An illustration of a solopreneur researching what a Schedule C is and how to fill one out.

What is Schedule C, and who needs to file one?

What is a Schedule C?

Schedule C is a tax form self-employed individuals use to report business income and expenses. This includes Independent contractors, freelancers, single-member LLCs, and solopreneurs.

If you operate your own business as a self-employed individual, freelancer, or solopreneur, you know how important understanding tax forms are. Schedule C is a form that nearly every self-employed business owner will touch during tax time.

This document allows you to report income, deductions, profits, and losses for your business activities. It also helps calculate your self-employment tax. Let’s look at what a Schedule C is, how to fill it out, and tips for maximizing your Schedule C deductions:

How a ‌Schedule C works 

The Schedule C tax form, also known as a self-employment expense form, is a requirement for self-employed individuals. These are generally individuals operating as sole proprietors or have single-member LLCs. This means freelancers, independent contractors, solopreneurs, and individuals with side gigs must complete and file a Schedule C. 

If you are self-employed, you’ll likely receive a Form 1099-NEC. Unlike Schedule C, the 1099-NEC form does not determine profit or loss but simply reports the income you earn:

An illustration of the difference between a Schedule C and 1099-NEC, including what it reports and who files it.

For example, if you are a freelancer and work for various clients you may receive a 1099-NEC form from each of them. You’ll then include the income from these tax forms as revenue on your Schedule C.

On Schedule C, you report all revenue from your business activities. You can then subtract eligible business expenses to calculate your net profit. Once you have your net profit figure from Schedule C, you’ll include it on your Form 1040 (personal income tax return) and pay the necessary taxes on the income.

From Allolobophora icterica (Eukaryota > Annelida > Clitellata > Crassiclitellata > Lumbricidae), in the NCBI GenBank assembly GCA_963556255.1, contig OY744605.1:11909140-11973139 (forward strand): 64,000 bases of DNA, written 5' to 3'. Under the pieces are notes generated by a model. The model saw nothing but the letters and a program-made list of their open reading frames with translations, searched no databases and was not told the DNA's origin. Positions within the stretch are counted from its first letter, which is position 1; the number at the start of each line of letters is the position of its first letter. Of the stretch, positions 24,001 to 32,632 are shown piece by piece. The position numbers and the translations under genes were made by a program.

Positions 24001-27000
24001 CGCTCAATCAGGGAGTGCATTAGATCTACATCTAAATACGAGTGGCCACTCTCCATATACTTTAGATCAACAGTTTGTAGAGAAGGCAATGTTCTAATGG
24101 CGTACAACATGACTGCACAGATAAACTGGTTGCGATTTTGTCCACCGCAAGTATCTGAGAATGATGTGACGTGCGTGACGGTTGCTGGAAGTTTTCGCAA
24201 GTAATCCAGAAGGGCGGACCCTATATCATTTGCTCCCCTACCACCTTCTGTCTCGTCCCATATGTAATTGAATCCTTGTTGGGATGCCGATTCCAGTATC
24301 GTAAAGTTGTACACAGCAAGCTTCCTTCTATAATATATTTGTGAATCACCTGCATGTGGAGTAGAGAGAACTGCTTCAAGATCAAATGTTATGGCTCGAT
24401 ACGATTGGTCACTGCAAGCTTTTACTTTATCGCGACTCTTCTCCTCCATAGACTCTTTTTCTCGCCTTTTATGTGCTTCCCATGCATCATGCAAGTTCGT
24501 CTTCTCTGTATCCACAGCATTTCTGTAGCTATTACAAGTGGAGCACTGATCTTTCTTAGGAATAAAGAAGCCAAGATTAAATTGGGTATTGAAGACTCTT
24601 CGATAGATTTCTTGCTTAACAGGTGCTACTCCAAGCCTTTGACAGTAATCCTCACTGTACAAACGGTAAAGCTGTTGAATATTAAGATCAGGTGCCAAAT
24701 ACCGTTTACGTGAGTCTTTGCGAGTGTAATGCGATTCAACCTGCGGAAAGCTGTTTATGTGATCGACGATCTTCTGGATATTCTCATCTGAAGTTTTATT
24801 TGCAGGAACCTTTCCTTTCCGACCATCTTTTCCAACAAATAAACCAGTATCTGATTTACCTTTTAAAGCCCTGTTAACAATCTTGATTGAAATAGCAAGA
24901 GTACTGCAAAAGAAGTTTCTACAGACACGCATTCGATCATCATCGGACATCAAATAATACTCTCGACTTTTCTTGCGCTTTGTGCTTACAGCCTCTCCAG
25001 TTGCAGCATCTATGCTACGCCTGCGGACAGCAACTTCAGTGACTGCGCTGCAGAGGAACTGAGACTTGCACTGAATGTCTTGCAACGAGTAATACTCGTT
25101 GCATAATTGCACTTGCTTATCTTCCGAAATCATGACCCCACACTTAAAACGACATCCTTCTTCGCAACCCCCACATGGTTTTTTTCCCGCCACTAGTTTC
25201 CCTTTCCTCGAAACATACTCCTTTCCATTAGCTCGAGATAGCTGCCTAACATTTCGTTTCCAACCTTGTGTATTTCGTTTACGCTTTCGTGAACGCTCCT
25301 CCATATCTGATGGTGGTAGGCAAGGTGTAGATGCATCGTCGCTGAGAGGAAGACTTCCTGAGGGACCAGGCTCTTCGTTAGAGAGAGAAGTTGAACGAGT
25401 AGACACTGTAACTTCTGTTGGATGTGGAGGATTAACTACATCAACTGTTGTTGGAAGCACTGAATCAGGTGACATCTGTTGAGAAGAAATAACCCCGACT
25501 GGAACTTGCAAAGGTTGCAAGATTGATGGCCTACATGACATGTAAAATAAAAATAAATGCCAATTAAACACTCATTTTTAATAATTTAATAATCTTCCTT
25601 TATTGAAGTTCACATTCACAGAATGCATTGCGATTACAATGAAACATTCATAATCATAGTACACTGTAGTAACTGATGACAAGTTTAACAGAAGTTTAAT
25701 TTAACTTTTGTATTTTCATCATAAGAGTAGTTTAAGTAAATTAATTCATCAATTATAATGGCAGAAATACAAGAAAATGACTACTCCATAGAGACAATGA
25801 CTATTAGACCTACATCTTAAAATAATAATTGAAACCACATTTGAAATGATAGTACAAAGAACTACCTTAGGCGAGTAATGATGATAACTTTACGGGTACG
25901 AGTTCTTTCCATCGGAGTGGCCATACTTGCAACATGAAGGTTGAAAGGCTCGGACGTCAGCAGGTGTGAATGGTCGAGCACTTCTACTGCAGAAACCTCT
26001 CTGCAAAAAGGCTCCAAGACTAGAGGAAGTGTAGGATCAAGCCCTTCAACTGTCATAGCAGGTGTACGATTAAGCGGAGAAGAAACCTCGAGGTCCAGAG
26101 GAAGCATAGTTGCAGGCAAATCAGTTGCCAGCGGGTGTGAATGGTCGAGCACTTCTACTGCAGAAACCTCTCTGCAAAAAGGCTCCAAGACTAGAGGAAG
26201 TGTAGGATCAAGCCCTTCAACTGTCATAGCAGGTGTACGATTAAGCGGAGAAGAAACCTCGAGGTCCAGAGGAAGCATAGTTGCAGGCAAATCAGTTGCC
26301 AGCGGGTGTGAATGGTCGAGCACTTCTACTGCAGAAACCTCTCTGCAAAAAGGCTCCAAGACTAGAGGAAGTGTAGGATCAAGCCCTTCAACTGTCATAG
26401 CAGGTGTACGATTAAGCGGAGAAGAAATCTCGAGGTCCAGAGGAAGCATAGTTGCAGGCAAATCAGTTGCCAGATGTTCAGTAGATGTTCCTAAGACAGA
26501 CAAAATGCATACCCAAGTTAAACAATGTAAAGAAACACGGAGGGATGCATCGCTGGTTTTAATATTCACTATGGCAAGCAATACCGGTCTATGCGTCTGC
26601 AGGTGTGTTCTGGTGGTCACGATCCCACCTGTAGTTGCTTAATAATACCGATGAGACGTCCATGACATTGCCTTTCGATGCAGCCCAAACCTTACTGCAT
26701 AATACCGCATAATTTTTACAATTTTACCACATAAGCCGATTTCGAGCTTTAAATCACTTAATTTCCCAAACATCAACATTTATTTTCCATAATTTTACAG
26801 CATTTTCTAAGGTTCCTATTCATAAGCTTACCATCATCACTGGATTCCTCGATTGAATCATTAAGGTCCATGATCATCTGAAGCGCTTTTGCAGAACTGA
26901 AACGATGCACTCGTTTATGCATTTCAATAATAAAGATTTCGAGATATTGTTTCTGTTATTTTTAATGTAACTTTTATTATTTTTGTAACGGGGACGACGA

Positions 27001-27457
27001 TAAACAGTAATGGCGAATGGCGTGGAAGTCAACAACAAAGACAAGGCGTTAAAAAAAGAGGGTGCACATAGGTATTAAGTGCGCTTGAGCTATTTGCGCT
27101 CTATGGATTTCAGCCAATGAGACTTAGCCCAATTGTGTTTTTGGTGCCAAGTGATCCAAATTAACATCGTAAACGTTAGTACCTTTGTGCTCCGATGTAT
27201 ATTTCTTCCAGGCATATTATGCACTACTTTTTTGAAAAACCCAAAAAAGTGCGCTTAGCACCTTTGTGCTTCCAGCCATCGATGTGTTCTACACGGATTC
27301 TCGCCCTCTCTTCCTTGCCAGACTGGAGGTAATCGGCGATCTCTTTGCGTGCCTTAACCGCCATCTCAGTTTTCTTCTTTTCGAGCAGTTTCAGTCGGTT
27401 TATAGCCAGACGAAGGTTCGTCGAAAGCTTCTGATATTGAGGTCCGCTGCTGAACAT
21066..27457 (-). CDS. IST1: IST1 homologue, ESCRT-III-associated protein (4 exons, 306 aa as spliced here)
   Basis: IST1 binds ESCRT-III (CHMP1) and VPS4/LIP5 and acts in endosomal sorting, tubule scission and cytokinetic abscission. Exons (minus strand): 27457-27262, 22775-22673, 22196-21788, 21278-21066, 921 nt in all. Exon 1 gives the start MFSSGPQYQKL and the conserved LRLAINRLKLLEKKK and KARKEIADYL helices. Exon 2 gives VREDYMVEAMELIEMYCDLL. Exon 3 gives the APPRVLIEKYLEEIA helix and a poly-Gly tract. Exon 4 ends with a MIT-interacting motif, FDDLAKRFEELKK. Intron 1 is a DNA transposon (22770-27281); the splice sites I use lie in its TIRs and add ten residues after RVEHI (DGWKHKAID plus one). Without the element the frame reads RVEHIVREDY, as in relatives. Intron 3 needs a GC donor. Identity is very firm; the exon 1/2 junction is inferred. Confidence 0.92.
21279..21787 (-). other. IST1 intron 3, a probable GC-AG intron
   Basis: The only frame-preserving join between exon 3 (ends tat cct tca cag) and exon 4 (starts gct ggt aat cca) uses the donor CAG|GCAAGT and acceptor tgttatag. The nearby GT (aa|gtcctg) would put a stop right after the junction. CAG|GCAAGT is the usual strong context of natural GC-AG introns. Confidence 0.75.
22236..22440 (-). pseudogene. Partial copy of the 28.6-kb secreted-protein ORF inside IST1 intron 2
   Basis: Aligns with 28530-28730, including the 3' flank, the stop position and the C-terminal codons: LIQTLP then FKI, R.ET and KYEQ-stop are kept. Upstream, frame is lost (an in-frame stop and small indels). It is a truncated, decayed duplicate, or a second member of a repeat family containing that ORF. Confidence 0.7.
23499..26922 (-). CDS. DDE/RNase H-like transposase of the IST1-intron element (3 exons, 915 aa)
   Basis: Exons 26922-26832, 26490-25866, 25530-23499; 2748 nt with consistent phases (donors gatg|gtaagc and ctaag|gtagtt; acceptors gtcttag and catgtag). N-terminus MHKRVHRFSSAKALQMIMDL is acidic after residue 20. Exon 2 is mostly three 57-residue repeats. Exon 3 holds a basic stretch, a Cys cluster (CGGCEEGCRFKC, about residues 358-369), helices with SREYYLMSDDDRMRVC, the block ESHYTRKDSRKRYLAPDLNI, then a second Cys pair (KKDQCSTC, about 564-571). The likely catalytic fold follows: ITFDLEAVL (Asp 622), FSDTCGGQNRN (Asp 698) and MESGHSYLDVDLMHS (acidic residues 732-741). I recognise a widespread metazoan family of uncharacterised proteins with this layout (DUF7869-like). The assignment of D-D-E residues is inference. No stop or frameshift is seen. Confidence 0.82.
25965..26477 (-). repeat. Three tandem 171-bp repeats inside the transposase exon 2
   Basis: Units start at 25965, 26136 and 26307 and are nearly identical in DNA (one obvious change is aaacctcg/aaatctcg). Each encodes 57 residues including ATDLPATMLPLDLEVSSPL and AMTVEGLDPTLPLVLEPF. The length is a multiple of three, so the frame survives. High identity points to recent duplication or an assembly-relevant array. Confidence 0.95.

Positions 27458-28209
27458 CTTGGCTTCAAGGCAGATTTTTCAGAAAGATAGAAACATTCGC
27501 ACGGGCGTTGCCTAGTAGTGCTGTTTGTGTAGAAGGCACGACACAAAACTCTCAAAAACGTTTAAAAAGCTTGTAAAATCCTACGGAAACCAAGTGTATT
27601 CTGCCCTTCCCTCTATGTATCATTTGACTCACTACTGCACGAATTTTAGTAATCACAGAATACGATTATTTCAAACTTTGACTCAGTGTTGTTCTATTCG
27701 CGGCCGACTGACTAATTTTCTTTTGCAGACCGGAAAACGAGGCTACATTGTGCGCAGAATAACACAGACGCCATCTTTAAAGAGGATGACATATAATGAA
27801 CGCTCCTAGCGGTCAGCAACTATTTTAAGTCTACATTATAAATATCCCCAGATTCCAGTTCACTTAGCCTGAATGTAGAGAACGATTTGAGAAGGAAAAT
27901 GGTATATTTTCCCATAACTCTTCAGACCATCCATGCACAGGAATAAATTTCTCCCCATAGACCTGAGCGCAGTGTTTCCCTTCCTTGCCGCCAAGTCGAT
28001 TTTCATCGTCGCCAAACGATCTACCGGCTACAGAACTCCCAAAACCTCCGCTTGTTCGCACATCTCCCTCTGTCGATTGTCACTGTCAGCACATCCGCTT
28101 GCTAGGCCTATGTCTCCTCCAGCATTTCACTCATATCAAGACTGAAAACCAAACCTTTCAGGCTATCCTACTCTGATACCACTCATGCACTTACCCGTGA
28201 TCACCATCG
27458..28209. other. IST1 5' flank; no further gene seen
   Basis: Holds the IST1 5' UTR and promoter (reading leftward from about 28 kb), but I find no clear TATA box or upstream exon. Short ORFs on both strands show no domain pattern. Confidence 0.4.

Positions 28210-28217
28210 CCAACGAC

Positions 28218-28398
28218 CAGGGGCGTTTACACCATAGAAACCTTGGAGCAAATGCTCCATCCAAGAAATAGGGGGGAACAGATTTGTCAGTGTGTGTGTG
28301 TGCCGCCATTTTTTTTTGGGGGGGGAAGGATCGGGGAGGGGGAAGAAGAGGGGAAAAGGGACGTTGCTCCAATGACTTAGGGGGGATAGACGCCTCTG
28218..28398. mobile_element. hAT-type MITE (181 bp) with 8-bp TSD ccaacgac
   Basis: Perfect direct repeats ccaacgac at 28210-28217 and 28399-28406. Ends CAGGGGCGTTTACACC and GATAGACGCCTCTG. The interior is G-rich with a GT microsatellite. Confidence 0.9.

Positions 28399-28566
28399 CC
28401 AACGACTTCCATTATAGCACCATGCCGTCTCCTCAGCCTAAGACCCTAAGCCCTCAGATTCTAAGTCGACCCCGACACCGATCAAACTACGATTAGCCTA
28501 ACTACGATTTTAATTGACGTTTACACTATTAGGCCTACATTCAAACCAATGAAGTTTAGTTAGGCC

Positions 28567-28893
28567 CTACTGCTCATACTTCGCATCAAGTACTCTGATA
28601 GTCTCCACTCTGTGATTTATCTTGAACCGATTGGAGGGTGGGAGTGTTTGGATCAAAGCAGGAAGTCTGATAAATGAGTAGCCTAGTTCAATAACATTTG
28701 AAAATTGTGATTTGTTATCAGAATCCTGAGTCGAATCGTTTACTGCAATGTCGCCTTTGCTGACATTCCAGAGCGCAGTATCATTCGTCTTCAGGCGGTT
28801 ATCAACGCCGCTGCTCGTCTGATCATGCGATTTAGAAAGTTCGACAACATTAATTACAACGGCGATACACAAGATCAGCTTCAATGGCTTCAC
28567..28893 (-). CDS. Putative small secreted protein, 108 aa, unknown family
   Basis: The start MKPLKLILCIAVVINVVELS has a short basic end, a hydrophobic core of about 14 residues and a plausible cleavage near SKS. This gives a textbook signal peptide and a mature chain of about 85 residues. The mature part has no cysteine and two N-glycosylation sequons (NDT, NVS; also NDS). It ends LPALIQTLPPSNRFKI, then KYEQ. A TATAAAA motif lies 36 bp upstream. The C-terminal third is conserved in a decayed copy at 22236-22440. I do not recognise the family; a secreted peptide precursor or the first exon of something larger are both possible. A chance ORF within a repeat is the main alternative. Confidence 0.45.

If you fill out a Schedule C, you’ll typically also need to complete a Schedule SE to calculate your self-employment tax.

Who has to file a Schedule C?  

Schedule C taxes are relevant for those who earn self-employment income, whether full-time or part-time or as a gig or side hustle.

An illustration of whether you need to file a Schedule C.

By completing a Schedule C, individuals can claim various business expenses, such as office supplies and advertising costs. This will ultimately reduce your taxable income and ensure compliance with IRS regulations.

Here are some common examples of individuals who typically file a Schedule C:

  • Independent contractors and freelancers: Individuals who provide services to clients or businesses in various fields, such as writers and graphic designers. 
  • Solopreneurs and small business owners: Individuals who operate as sole proprietors or single-member LLCs, such as online stores and service providers.
  • Gig workers: Workers in the gig economy who earn income from platforms like ride-sharing or food delivery services. 
  • Professional service providers: Professionals such as doctors, lawyers, accountants, and therapists who are in private practice and the sole owner of their business. 
  • Artists and creatives: Artists, musicians, photographers, and other creative professionals who earn income from their artistic endeavors.
  • Tradespeople: Skilled tradespeople like plumbers, electricians, carpenters, and construction contractors who operate are the sole owners of their businesses.

These individuals are responsible for reporting their business income and expenses accurately on Schedule C.


Even if the business generates losses, it is still necessary to file a Schedule C.

How to fill out a Schedule C in 7 steps 

Schedule C, also known as a business expense form, has a personal information section and five parts you’ll need to fill out:

An illustration of the sections you need to compete when filling out a Schedule C, including income and expenses.

Schedule C will ask whether you use the cash or accrual accounting method. With accrual accounting, you’ll report expenses as you incur them and income as you earn it. Most large companies use the accrual method, but many small businesses use the cash method. 

Here's a quick step-by-step guide on completing a Schedule C:

  1. Fill in personal information: Begin by filling out the top part of the form, including your name, Social Security number, and the type of business entity. 
  2. Tally your business revenue in Part I: Report the total sales, fees, or any other income your business generates during the tax year. 
  3. Deduct your business expenses in Part II: List your itemized business expenses, such as advertising, travel, and office supplies.